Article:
The pattern has been established: as soon as one door opens to a potential solution to the Red Sox' president of baseball operations vacancy, it soon closes.
The collapse of the Chicago Cubs in the final weeks of the season led to rampant speculation that perhaps TheoEpstein would return to Boston, eight years after he left, to restore the franchise to glory. That lasted only a day or so before Epstein publicly announced that he had work still to do in Chicago and would not be going anywhere.
Then, the sudden and shocking elimination of the Los Angeles Dodgers from the playoffs created a groundswell for Dodgers executive Andrew Friedman as the perfect hire for the Red Sox. Friedman had won with a small budget in Tampa Bay, with a big budget in Los Angeles, and more to the point, had overseen a Dodgers organization that has enjoyed sustained success at the major league level (five straight division titles under Friedman) and a Top Five minor league system.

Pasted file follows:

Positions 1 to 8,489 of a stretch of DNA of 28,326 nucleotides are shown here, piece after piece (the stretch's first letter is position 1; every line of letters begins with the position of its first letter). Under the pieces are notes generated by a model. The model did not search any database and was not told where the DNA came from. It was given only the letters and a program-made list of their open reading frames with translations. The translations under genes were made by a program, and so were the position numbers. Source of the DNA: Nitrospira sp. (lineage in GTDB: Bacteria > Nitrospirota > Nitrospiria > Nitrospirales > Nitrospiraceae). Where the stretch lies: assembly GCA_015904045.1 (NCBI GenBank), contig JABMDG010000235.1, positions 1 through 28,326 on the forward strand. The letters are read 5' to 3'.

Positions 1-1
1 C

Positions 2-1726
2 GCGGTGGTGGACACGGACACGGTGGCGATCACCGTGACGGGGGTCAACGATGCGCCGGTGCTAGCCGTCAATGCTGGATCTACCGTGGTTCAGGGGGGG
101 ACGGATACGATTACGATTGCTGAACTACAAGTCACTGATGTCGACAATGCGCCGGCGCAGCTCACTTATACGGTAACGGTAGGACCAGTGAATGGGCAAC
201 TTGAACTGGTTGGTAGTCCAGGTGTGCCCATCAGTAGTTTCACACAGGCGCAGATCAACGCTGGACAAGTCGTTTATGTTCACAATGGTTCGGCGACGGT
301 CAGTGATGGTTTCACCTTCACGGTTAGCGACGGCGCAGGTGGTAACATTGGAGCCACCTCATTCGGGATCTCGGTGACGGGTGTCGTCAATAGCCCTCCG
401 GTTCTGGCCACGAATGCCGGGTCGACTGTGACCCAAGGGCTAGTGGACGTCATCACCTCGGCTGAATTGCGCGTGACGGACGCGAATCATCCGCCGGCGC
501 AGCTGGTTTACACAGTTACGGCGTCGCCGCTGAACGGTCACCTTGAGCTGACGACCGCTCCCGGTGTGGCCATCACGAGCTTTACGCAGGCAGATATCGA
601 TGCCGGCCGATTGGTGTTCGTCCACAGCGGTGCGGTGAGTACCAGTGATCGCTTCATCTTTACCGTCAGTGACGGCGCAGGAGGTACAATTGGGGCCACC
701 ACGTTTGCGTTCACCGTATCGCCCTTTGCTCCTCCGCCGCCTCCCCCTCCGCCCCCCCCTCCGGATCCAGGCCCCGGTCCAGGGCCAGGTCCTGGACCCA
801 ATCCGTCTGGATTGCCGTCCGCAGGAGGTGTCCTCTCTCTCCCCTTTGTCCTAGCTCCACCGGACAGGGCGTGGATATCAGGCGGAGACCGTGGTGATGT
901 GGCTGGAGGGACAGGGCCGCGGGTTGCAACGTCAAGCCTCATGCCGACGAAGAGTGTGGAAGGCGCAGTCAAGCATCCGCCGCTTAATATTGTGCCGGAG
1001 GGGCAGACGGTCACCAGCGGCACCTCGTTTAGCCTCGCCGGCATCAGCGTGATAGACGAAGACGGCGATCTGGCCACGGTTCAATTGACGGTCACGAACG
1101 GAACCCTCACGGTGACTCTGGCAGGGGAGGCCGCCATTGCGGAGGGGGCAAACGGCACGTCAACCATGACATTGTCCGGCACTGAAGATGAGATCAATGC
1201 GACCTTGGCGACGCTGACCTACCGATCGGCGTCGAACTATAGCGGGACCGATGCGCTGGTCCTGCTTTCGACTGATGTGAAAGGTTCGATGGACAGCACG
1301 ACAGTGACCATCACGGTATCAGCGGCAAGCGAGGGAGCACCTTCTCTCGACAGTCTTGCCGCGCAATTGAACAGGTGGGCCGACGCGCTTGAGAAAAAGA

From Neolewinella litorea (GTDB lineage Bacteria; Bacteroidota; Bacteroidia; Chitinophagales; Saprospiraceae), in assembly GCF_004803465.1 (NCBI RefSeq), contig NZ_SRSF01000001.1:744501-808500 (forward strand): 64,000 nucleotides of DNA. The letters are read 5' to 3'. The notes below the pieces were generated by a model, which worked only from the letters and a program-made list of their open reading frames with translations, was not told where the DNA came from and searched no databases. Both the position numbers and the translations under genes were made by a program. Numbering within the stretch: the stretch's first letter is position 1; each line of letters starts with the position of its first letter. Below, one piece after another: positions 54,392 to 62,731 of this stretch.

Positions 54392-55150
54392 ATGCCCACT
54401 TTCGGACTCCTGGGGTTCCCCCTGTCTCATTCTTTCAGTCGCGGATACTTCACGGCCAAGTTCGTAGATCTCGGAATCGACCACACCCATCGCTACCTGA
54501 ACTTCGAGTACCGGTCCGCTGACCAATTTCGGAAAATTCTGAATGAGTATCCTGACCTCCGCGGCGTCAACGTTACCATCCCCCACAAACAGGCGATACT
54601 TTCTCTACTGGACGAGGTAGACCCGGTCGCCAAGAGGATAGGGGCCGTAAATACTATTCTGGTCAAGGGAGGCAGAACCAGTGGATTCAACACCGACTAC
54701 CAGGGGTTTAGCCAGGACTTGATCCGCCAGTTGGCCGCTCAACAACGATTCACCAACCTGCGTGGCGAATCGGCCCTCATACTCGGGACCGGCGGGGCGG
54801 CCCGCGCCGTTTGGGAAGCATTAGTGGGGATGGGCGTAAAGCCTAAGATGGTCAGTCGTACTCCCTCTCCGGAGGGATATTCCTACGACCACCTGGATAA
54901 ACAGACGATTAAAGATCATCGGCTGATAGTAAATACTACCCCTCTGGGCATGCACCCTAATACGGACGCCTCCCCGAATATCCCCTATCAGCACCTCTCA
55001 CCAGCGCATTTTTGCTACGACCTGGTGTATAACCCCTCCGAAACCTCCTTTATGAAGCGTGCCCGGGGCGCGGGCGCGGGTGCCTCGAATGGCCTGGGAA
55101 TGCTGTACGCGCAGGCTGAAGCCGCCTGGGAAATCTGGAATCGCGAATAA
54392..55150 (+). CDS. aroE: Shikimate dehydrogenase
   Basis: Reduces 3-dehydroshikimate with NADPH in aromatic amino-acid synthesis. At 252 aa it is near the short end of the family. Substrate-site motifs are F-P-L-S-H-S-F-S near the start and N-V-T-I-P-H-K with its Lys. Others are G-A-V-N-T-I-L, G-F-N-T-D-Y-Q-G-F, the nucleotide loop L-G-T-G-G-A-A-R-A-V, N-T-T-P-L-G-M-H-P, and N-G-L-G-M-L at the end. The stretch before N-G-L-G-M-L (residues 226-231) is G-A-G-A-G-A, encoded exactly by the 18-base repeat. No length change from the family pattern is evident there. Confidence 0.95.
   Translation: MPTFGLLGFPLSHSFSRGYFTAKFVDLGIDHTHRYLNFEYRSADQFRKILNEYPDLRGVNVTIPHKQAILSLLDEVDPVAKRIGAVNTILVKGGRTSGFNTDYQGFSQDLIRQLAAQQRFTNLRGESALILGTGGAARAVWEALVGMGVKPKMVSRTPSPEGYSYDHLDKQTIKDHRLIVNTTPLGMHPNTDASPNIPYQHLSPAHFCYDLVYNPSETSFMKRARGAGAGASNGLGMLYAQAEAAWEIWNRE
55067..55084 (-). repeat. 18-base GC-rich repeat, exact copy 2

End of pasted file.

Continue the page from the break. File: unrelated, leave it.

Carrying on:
The fact that Friedman was also nearing the end of his contract and untethered to the Dodgers past this month served to only heighten the interest. Here was a proven executive, seemingly with all the necessary skills, soon to be a free agent.